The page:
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Discussion Starter #1 (Edited)
'01 GS Sportronic 125kmi with an unknown, working auto-start system. (It seems to be tapped into the inspection port in the front fuse/relay block with all other wiring being under dash.)

Headlights are dim; so, I started digging in and was going to go straight for a socket or harness upgrade, possibly a "replacement" harness with its own relays that use the original H4 socket voltages for relay triggering inputs only. However, I wanted to do my homework on it, and did some searching here.

It looks like someone may have changed out the H4 sockets in the past (since there appear to be splices into the harness, and the H4 sockets have longer than expected leads, plus there are no "release tabs" on the sockets).

I removed the H4 socket from the driver's side and probed it with a multi-meter whose common probe was connected to the - battery pole. H4 ground appears good with 0.00V, low beam looks good with 13.7V when lights are on (low beam), but high beam lead shows stable 7.1V with lights on "low" :scratch: and 13.7V on high. This is all with engine off, and those 13.7V readings are within a few millivolts of readings across the battery terminals.

I pulled the bulb and connected it to the socket: readings are the same with bulb connected or disconnected. As one might expect, both filaments light (dimly) with switch in low beam. This ~7V "leak" is preventing me from upgrading with a relay harness b/c the high beam relay will always be closed, and I want to figure out where this voltage is coming from.

High and low beam relays click as expected. (Do those relays just pull out? I was reluctant to pull harder on them to inspect.)

I haven't probed any fuses or relays in the front fuse/relay box.

Any thoughts on where this stray voltage might be coming from? Can a diode hack between high and low beam relays' switched power (designed to light both filaments on high beam) fail this way (passing no voltage "forward" but leaking some "back"). I am not aware of this hack having been installed, but I've seen it referenced here and thought it might be a possibility -- though it'd have to be under/inside the fuse/relay block since I don't see it on top. How about the high beam relay "leaking" even though it's supposed to be open with low beam's engaged?

I think it's most likely that high-beam relay, some corrosion in/on/around the front fuse/relay block, or voltage leaking between wires in the harness, but I'd like any input or personal experience with this issue anyone has.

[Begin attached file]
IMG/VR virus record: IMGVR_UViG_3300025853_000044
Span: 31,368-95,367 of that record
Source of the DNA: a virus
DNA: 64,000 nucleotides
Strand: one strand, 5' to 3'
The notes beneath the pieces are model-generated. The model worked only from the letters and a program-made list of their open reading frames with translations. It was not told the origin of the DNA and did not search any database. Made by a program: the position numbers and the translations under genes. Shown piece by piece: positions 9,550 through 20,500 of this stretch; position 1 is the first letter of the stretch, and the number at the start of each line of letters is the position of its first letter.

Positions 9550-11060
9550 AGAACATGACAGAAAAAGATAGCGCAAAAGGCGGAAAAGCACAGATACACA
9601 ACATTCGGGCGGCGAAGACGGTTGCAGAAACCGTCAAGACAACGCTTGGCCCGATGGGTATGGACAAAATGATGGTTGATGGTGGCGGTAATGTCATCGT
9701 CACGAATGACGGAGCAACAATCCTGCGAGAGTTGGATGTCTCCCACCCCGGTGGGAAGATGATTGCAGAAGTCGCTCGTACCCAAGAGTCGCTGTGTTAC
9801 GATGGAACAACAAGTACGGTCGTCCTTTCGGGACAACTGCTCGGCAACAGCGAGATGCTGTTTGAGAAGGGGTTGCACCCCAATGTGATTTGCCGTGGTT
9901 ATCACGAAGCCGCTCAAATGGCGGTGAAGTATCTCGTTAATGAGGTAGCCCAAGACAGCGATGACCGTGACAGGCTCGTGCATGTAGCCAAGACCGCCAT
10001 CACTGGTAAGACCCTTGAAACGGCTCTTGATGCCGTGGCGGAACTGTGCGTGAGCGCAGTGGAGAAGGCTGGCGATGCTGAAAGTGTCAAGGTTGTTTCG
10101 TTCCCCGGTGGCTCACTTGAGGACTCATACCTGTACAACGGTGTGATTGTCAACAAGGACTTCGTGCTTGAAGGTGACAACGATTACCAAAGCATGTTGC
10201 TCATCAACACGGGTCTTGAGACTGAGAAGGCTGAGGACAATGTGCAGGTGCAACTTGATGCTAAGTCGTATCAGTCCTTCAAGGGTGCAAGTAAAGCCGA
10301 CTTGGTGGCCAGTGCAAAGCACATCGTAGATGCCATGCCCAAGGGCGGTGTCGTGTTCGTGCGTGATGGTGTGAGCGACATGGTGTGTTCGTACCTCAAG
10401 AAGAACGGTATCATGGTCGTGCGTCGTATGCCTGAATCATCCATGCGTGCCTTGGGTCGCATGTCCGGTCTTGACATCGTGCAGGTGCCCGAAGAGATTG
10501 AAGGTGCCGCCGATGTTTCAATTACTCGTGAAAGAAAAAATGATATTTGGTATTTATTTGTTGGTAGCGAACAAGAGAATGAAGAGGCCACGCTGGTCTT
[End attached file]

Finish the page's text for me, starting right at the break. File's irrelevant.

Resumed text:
Alternately, best diagnostics steps from this point would be awesome!

Thanks in advance!
 

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Discussion Starter #2
Ok, let me try this way:
Is there any way the front ECU or headlight switch control could cause the front relays to pass this stray voltage into the high beam + feed?

I'm thinking the best next step is to pull the high beam fuses in the front fuse/relay box and see whether the voltage leak persists (i.e., ruling out anything in the relay/ECU/switc). Any electrical gurus that could second that as a good diagnostic next step?
 

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Discussion Starter #3
How about the relay question? Do these relays just pull out, or are there tab releases I'm not seeing, or a tool to use?
 

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Discussion Starter #4
Pulled out all the relays, and they test fine. Also pulled all the low and high beam fuses. Relay connection points in the box show expected voltages (and ground switches properly by the ECU) as do unprotected side of the fuse connections as long as all fuses are pulled.

However, I find continuity among fuse-protected sides of the fuse connections across low and high beams (on BOTH driver and passenger sides); so, it appears there's some cross (or electronics) in the harness bridging high and low beam feeds. Whatever it is, it only passes reduced voltage: 7V leak from low to high, 2.5V leak from high to low. Thoughts?

I'm right on the edge of throwing in the towel and wiring up a harness that taps into the unprotected side of the fuses (and never putting fuses back into the fuse block so the original light feeds in the harness are never powered up again), but I'd like to actually sort out the problem.
 

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Discussion Starter #6
100% stock 00-02 relay box. Continuity among fuse-protected sides of fuses for high and low beams...ALL four fuses (IIRC, fuses 7, 8, 9, and 10). I expected not to be there on ANY of them since it uses separate fuses for each filament, but it definitely should NOT exists across high and low beam fuses' protected sides. I'll dig up some pics, but nothing is modified (in the relay box anyway). I'm tearing into next what appears to be replacement H4 sockets where they are connected back into the harness. The splices look a bit bulky, and I wonder whether there are any diodes in there across high and low beam feeds (that a prior owner might have inserted to keep a HID low beam lit when the high beams are engaged...just a theory -- I have no evidence of a HID kit having been installed).